The search for Planet X

In the past there have been claims for an extra "Planet X" (now planet IX, or the more familiar Planet Nine, due to Pluto's demotion). But none of them have fully held up so far.

  1. When further irregularities in the orbit of Uranus were first noticed in 1906 it sparked a search for a Planet X that was thought to be massive. Eventually, however, the less-massive Pluto was found instead by Percival Lowell in 1930.

  2. In the 1980s, a Planet X was proposed by Robert S Harrington based on the irregular orbits of Neptune and Uranus. This was later disproved by Myles Standish, who was able to explain the irregularities by revising the mass for Neptune using data from the Voyager flyby.

  3. In the 1990s, a large planet near the Oort cloud, dubbed Tyche, was proposed to explain the orbits of certain comets. This was ruled out for Saturn-sized objects or larger by NASA's Wide-field Infrared Survey Explorer satellite although smaller as yet undetected objects may be possible.

  4. Sedna, discovered in 2003, is a dwarf planet in our solar system with an elliptical 11,400-year orbit between 76AU and 937AU (which is 2.5 to 31 times the distance from the sun to Neptune). Its discovery led to suggestions that it was an inner Oort-cloud object, deflected either by a passing star or by a large, unseen planet. If such a planet existed, the orbits of other nearby objects would also be disturbed, and this received some support from observations of another object, dubbed 2012 VP113. But orbital calculations indicated that this may be smaller and orbiting at a distance of 1,000AU or more.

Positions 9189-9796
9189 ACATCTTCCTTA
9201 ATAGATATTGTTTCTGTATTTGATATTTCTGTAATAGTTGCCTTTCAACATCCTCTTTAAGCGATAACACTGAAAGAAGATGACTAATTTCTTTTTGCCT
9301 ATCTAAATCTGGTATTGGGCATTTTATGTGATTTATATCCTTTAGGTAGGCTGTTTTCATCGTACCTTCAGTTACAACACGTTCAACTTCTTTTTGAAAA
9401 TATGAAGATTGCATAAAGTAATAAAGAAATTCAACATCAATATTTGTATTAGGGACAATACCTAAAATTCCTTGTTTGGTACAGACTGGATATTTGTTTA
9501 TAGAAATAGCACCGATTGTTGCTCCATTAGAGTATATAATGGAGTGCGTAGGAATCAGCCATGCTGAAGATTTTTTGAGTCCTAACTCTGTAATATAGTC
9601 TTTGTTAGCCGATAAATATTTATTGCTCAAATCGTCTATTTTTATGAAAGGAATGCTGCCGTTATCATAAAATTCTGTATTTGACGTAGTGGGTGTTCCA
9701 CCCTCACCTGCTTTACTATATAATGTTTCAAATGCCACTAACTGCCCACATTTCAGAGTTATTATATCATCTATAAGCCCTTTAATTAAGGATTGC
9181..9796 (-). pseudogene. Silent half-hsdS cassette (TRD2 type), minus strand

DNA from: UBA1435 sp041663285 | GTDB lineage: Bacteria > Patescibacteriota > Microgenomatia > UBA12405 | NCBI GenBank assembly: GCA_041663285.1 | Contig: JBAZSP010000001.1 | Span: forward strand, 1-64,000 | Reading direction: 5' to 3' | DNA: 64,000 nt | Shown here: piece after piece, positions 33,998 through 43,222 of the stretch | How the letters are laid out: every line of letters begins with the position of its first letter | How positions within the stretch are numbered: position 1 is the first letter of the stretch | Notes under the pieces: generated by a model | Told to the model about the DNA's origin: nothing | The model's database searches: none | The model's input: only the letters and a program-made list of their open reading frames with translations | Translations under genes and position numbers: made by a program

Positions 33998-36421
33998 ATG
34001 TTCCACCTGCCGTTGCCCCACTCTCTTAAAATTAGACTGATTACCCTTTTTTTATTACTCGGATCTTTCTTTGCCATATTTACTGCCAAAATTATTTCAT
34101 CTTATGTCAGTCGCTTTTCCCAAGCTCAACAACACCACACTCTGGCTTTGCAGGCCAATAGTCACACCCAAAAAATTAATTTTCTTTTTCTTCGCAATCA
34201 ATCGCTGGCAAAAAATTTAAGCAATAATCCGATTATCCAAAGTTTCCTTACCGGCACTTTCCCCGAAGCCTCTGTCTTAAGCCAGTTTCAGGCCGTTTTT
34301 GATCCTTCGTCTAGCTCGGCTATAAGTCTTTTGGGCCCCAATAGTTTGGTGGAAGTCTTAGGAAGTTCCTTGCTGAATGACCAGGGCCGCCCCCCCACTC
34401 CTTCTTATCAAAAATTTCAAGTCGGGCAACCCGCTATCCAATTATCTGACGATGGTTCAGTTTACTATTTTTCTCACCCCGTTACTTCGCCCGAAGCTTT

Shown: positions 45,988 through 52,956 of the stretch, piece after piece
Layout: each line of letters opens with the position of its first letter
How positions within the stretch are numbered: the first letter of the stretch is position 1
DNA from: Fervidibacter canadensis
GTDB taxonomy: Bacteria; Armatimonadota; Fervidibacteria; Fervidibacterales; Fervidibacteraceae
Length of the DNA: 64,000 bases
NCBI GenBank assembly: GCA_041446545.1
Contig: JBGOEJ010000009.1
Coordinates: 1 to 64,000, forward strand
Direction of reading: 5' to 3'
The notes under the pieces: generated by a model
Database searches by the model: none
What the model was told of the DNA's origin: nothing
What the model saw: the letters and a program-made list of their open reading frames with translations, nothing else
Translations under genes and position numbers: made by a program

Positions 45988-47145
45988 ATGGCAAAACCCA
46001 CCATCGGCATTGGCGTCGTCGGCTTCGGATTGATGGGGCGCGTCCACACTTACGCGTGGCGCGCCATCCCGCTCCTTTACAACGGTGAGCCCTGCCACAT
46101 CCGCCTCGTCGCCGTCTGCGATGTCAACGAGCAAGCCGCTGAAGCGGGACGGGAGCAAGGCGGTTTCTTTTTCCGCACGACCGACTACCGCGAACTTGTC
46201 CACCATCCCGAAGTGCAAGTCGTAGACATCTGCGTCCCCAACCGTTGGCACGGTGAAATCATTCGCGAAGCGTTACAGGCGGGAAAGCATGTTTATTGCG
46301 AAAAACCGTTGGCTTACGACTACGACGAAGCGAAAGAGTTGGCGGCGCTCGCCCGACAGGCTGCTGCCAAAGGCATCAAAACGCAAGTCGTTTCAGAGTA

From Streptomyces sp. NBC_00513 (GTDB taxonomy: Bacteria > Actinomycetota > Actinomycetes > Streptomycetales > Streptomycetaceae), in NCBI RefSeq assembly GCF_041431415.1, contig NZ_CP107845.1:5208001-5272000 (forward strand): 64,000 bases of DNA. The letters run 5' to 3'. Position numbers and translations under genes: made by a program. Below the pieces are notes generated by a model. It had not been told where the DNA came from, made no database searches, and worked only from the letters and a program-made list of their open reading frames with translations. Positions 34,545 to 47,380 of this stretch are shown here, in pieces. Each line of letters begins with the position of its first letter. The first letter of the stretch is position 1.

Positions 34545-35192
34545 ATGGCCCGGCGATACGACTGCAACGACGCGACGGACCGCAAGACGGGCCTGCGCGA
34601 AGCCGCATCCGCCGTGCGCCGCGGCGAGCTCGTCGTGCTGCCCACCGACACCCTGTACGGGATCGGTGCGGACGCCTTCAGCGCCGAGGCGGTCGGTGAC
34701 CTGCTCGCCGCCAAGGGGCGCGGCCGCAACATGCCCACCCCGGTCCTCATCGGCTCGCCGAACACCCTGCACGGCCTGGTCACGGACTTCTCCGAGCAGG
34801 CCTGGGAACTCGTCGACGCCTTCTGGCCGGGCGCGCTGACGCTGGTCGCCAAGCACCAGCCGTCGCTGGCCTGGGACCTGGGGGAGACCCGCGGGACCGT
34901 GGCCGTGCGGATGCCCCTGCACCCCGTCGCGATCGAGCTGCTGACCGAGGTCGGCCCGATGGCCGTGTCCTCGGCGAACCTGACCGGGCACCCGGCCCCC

5. In December 2015, there was a hint of a large object 300AU away - about six times further than Pluto - in data from the Atacama Large Millimeter/submillimeter Array. However, the chance of catching such an object with a telescope is small, and many scientists think this is more likely a Kuiper belt object.

ALMA Prototype Antennas at the ALMA Test Facility (ESO/NAOJ/NRAO), CC BY-SA

Compared to all of these examples, "Planet Nine" has arguably the best supporting evidence. This is partly because effects have been seen in the orbits of the six Kuiper belt objects rather than just one or two, which makes the theory seem potentially plausible. The dynamics of the outer solar system is delivering more surprises as our detection technology gets better, and we may expect much more knowledge of the Kuiper belt, or perhaps the Oort cloud in the coming years.

In the meantime, we will clearly have to wait for direct evidence from ground or space-based telescopes to see if Planet Nine, or indeed other large objects, actually exist. Only armed with direct proof should we start worrying about a name.

The ConversationAndrew Coates, Professor of Physics, Deputy Director (Solar System) at the Mullard Space Science Laboratory, UCL

This article was originally published on The Conversation. Read the original article.